Research of Yao Liu
Antibacterial photodynamic therapy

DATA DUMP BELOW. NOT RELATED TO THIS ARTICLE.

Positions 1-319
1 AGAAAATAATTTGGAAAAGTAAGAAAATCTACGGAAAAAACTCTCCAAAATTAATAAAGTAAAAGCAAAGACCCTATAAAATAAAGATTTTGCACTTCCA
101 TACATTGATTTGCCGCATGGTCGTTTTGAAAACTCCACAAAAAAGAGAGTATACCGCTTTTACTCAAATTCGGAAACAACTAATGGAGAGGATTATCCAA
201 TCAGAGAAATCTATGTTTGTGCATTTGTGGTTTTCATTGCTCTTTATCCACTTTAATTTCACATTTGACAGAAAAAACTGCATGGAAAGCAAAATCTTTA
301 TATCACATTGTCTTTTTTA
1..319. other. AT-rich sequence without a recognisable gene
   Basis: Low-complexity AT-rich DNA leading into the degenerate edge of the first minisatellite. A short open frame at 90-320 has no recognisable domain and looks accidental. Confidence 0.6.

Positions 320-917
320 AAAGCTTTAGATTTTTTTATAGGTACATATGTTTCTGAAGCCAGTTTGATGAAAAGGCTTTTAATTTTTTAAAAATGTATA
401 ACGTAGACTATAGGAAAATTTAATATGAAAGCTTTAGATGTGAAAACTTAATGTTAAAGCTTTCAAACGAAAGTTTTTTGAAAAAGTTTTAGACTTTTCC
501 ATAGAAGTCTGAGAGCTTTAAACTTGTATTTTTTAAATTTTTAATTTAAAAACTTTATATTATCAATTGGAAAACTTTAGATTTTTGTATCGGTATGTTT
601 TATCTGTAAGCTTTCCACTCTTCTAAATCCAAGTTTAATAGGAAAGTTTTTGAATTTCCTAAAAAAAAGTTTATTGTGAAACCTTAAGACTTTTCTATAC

Recent research activities are centered on Antibacterial photodynamic therapy (APDT). APDT is a promising approach to treat bacterial infections that are recalcitrant to antibiotics. APDT is based on the photosensitization of bacteria with exogenous compounds referred to as photosensitizers (PS). Cell death is subsequently triggered by lethal oxidative stress induced by irradiation of the infected area with light of a resonant wavelength, typically in the visible wavelength range (400-700 nm). The irradiated ground state PS, located in the bacteria or at the bacterial surface, absorbs the light and is excited to its singlet state (1PS). The excited state electrons undergo intersystem crossing to a lower-energy but longer-lived triplet state (3PS), from which reactive oxygen species (ROS) or reactive molecular transients are generated. The photochemical reactions proceed via a type I or type II mechanism and require close proximity between the 3PS and substrate. Type I reactions generate radicals following triplet state electron transfer from the 3PS to a substrate. A common terminal substrate for type I reactions is molecular oxygen, leading to the production of superoxide anion (O2•‒). In a biological environment, O2•‒ is relatively innocuous but can give rise to more cytotoxic ROS such as hydroxyl radicals (•OH) and carbonate radical anions (CO3•‒) that oxidize biomolecules and cause cell damage and ultimately death. In type II reactions, the excited PS reacts directly with molecular oxygen (O2) and forms the highly reactive singlet oxygen (1O2) via 3PS→O2 energy transfer. Type I and type II reactions are believed to occur simultaneously during APDT and the ratio of the occurrence between the two is dependent on the type of PS that is administered and the microenvironment in which APDT is applied. Together with my collaborators we strive to identify novel photosensitizers and optimize delivery systems for specific targeting to apply in pathogenic bacterial strains, both Gram-positive and Gram-negative.